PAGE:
Miami Marlins

Big inning by Red Sox sinks Miami Marlins in 6-3 loss

David Ortiz #34 of the Boston Red Sox talks with Cole Gillespie #28 of the Miami Marlins on first during the fourth inning at Fenway Park on July 8, 2015 in Boston, Massachusetts.
David Ortiz #34 of the Boston Red Sox talks with Cole Gillespie #28 of the Miami Marlins on first during the fourth inning at Fenway Park on July 8, 2015 in Boston, Massachusetts. Getty Images

As was the case the night before, one big inning did in the Marlins at Fenway Park.

The Red Sox took the two-game series as four runs in the third inning fueled a 6-3 victory.

The Marlins have lost their past four and have started getting a little sloppy.

In two games, eight of Boston’s 10 runs were unearned as Miami made five errors.

“It was very costly, sloppy and uncharacteristic of who we have been,’’ said manager Dan Jennings, whose team gave up one earned run Wednesday.

“We have to do a better job of taking care of the ball. There’s no excuse for it. ... We’re a better team than that, our defense has been our strong point.’’

Boston has been making up ground in its attempt to climb out of the AL East cellar and next plays host to the division leading Yankees having won four straight and nine of its past 12.

On Wednesday, the Sox jumped on Tom Koehler in the third.

With runners on second and third and no outs after a Koehler throwing error, Brock Holt’s grounder plated the first run.

Xander Bogaerts, the hero of Tuesday’s game with a bases-loaded clearing single, drove in Mookie Betts.

David Ortiz had the biggest hit of the abbreviated series, knocking a 1-1 pitch from Koehler into the seats on top of the Green Monster in left to make it 4-0.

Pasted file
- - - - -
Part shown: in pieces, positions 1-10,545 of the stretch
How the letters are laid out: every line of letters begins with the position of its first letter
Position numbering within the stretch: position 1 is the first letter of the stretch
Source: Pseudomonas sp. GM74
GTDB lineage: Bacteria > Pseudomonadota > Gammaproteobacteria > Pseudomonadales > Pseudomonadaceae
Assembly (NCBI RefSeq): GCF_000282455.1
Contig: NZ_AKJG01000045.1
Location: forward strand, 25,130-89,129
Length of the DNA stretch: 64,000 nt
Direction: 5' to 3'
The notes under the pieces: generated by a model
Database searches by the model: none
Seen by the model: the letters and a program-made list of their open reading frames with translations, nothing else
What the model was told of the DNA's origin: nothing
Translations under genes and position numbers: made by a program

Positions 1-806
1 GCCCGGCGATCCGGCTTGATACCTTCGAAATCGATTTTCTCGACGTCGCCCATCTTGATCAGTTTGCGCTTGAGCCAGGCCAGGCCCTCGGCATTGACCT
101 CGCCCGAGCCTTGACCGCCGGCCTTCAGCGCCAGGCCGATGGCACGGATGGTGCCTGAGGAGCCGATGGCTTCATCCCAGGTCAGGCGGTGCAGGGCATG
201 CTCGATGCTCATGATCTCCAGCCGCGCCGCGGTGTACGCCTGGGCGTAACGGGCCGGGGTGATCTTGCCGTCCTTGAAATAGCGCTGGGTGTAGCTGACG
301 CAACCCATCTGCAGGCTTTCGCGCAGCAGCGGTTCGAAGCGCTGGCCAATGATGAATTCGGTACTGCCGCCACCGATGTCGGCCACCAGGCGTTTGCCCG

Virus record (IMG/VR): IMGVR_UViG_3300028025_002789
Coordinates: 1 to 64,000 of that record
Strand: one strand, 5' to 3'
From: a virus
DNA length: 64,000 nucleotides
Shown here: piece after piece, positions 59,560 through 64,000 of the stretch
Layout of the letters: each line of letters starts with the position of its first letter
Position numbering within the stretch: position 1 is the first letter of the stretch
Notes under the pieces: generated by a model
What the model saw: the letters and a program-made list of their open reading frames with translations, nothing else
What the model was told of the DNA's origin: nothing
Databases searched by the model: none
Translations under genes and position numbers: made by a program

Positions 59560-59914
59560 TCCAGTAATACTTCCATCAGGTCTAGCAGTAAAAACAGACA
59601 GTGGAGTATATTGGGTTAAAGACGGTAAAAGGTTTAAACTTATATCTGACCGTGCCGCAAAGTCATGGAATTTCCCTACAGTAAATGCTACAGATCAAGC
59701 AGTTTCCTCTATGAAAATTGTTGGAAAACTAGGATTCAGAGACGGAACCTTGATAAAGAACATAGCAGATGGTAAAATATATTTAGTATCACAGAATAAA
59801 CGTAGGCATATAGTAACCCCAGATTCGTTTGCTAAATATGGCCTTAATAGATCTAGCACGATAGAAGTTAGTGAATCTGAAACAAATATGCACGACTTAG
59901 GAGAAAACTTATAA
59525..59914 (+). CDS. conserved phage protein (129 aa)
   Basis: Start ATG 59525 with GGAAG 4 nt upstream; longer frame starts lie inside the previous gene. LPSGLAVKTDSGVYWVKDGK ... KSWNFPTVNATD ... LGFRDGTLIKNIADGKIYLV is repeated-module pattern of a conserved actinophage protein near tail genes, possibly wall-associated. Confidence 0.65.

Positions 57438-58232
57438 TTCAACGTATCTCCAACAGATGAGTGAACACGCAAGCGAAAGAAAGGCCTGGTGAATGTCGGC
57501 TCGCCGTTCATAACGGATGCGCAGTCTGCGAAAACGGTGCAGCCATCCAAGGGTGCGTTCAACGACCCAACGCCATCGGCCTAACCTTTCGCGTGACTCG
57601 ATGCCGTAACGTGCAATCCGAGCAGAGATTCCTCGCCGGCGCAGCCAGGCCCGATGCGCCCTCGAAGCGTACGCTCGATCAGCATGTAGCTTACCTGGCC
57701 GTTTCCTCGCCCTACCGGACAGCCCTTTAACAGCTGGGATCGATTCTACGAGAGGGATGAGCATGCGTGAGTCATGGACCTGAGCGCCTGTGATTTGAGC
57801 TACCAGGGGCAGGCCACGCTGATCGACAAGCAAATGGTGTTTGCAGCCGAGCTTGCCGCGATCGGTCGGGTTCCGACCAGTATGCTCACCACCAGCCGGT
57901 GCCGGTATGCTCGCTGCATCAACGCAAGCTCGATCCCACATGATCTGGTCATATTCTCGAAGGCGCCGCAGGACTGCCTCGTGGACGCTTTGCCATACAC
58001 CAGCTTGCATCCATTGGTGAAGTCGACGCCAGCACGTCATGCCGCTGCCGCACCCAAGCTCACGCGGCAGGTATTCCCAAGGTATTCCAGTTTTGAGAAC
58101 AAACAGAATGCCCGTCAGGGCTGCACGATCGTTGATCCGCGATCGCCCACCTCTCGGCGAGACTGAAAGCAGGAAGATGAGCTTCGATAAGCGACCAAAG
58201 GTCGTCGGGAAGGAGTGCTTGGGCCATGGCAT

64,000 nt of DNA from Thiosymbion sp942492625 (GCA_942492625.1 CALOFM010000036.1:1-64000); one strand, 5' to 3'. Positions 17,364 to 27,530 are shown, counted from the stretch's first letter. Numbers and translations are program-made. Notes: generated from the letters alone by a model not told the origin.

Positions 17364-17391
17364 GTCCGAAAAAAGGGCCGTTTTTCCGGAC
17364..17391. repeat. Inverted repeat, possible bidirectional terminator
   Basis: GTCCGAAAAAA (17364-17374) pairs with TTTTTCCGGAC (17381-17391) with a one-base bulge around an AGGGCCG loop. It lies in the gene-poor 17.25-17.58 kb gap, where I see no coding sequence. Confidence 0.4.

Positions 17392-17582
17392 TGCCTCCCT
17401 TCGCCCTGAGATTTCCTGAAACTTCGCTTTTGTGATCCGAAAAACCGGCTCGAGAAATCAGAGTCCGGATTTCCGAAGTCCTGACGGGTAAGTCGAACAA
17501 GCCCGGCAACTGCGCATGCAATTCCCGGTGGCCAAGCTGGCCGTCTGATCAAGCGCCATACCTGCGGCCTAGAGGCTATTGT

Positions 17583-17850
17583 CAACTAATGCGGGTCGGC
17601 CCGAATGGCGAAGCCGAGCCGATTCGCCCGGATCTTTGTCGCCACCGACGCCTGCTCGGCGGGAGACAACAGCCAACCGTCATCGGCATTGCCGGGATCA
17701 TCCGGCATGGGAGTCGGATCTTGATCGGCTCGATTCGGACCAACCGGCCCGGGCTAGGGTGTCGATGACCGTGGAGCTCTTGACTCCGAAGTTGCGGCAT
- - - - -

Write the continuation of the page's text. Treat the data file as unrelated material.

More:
“I had to battle a bit, wasn’t as crisp as I have been,’’ said Koehler (7-5), who gave up five hits in his six innings.

“I made some pitches to get through it. It was unfortunate I didn’t make a play that led to a big inning. That ultimately cost us the game.’’

The Marlins didn’t pack things in despite the four-run deficit and actually had a chance to take the lead in the top of the fourth.

With one out, Mike Morse and Derek Dietrich each singled. Morse scored Miami’s first run on a soft single by J.T. Realmuto. Dietrich came home on Cole Gillespie’s single.

Ichiro Suzuki, who had gone hitless in 29 straight at-bats, kept things going for the Marlins with a bloop single to left.

That’s as far as Miami got, however.

The struggling Rick Porcello continued on after getting Dee Roberts to ground into a fielder’s choice for the second out then ended the threat on Christian Yelich’s grounder to second.

Porcello (5-9) went six innings and picked up his first win in nine starts. Porcello hadn’t registered a victory since May 16.

“When you get those chances, you have to capitalize on them,’’ Jennings said. “We had the chance and didn’t do it. Boston did the opposite. They took advantage.’’

Boston increased its lead with single runs in the sixth and seventh.

In the sixth, Ortiz led off with a double then came home on a the double play Pablo Sandoval hit into.

Alejandro De Aza reached on Sam Dyson’s throwing error to lead off the seventh. De Aza advanced to second, stole third and raced home when Realmuto’s throw sailed into left field.

Morse chipped into the deficit with a solo homer in the eighth, but the Marlins did no more damage as they left seven runners on.

“I was pleased with the offense, the way they battled,’’ Jennings said. “We had 10 hits. Usually that’s enough to win. We have to do a better job with runners in scoring position.”

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